When your child’s ready to start solids, it can be hard to separate fact from fiction while sifting through Google.
In our latest Facebook Live chat, we talked to Dr Kyla, a paediatric dietician and founder of Baby Mealtimes. Dr Kyla says there are some common misconceptions around starting solids, including puree vs baby-led weaning, when to introduce water (and how much), and lots more.
Here’s some great advice to help you and your little one as they’re introduced to the wonderful world of food.
Pureed food verse baby-led weaning might seem like a big decision to make, but the good news is that you can do both (if that’s what you and your baby want).
“Different people would have you believe different things,” says Dr Kyla. “Some people are very strongly in the puree camp, or very strongly in the baby-led weaning camp. And my biggest tip is that you don’t need to choose a side; you can take the benefits of both of them.”
Kyla says she loves purees because it’s easy to add foods that are high in iron to them – which is essential when your baby starts solids.
“The meat, the chicken, the eggs, nuts, seeds, beans and lentils, they aren’t foods that your baby can pick up and eat straight away,” says Dr Kyla. “They take a lot of skill development. So I love in the puree context that you can blend them up and offer them to your baby in a way that they can swallow them.”
On the other hand, while baby-led weaning foods like fruits and vegetables are an excellent way for babies to build confidence, and to learn through touch, smell and taste, they aren’t a great source of iron.
“Using [baby-led weaning] as a learning skill and then using your high iron foods in puree is the best of both worlds,” says Kyla.
Knowing when to feed baby food and when to feed baby milk can be overwhelming for parents.
“You always want to be offering milk first at the start,” says Dr Kyla. “And I recommend until about eight months to keep with milk first, mostly because milk still provides the majority of nutrition at this age.”
“If we don’t offer milk first, we run the risk that we put our baby in the high chair, and they don’t understand the point of food. And they’re so frustrated because they’re starving and this food isn’t helping. Or they go the other way, and they eat so much that we reduce their appetite for milk – and we don’t want to reduce milk feeds in those first few months of solids.
“So I would always offer breast milk or formula first, and then my general recommendation is solids within an hour of that.”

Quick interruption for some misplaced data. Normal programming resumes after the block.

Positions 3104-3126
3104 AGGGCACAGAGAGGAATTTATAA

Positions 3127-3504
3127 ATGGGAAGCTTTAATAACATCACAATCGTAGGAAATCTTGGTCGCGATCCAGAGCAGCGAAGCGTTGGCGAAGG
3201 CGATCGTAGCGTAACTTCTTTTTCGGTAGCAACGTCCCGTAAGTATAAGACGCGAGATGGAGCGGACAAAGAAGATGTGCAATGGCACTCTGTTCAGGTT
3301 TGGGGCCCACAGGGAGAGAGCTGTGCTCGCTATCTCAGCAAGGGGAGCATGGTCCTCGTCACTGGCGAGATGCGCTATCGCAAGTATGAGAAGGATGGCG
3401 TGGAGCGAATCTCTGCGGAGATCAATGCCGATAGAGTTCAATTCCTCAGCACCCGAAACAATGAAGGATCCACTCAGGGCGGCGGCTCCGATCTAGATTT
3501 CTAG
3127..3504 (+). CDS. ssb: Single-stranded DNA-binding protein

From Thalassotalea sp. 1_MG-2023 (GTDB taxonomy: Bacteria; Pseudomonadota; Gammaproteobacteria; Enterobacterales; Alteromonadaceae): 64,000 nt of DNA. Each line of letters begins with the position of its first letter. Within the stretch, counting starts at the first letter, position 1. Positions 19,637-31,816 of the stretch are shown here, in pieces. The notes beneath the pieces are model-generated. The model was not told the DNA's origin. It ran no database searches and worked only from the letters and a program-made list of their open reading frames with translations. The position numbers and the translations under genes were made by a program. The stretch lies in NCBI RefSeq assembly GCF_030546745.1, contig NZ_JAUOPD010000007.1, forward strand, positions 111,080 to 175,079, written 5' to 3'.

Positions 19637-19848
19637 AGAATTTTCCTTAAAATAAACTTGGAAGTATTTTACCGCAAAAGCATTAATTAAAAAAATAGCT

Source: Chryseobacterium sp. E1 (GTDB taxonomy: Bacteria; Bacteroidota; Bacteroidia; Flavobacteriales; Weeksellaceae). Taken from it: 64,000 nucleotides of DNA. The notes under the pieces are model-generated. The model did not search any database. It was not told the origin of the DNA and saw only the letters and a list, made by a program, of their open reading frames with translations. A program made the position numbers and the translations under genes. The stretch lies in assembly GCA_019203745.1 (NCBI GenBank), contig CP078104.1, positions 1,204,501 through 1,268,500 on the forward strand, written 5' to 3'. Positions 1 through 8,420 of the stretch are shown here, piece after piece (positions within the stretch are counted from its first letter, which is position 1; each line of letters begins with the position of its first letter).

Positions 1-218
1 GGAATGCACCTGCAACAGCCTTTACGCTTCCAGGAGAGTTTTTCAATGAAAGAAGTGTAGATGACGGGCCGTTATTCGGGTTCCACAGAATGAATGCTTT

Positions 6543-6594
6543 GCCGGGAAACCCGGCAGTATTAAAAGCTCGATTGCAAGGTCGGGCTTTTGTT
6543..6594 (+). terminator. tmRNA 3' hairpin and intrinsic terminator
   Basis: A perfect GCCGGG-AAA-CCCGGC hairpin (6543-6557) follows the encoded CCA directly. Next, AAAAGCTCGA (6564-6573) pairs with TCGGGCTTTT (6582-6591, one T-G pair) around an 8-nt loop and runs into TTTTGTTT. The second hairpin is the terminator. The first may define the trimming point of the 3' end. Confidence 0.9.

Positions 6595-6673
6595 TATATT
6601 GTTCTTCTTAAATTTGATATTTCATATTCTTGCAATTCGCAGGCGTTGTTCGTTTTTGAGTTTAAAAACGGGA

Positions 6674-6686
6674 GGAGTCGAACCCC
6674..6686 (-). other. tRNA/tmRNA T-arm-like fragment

Watch the full interview with Dr Kyla below.
Another common starting-solid topic that has a lot of conflicting information around it is rice cereal.
Rice cereal is something that was traditionally used as part of puree. It was ground down rice with added iron, made with water, breast milk or formula.
Dr Kyla says, “One concern is that rice naturally contains arsenic – it’s just the way that it’s grown, the way that the plant is, so when you use rice cereal, they’re going to be trace amounts of it in there as well.
“If you’re putting like a tablespoon of rice cereal into puree to add a bit of iron, we’re not worried about arsenic poisoning. If you are feeding your baby, you know, kilograms of rice in a day, then sure, I would probably say we need to dial back on that.
“But realistically, in the scheme of things, I’m not worried about including that amount of rice cereal.”
Another thing people are concerned about is that rice doesn’t have enough nutrients, but Dr Kyla says “that is not true.”
“It is literally just ground down rice that has added iron. And if you’re offering your baby something like a pumpkin puree, you can put a little bit of rice cereal into it to add that iron content,” she says.
“Having said that, if you feel strongly and you don’t want to offer rice cereal, that’s okay too. You just need to offer other iron sources.”
Water is another area where it’s common to find misinformation.
“Babies don’t need water for hydration,” says Dr Kyla. “That’s probably one of the big things to remember.
“The main reason is that water has no nutritional content. It doesn’t help with growth as breastmilk or formula does, or as food does.”
The other reason is that babies under 12 months get all of their hydration from formula or breast milk – so Dr Kyla says she likes to use it as a “learning experience”.
“You can introduce your baby to water from the start of solids so that they can practice drinking, but the amount that we want at the very start is a maximum of 30 to 60 meals a day. That’s like a shot glass.”
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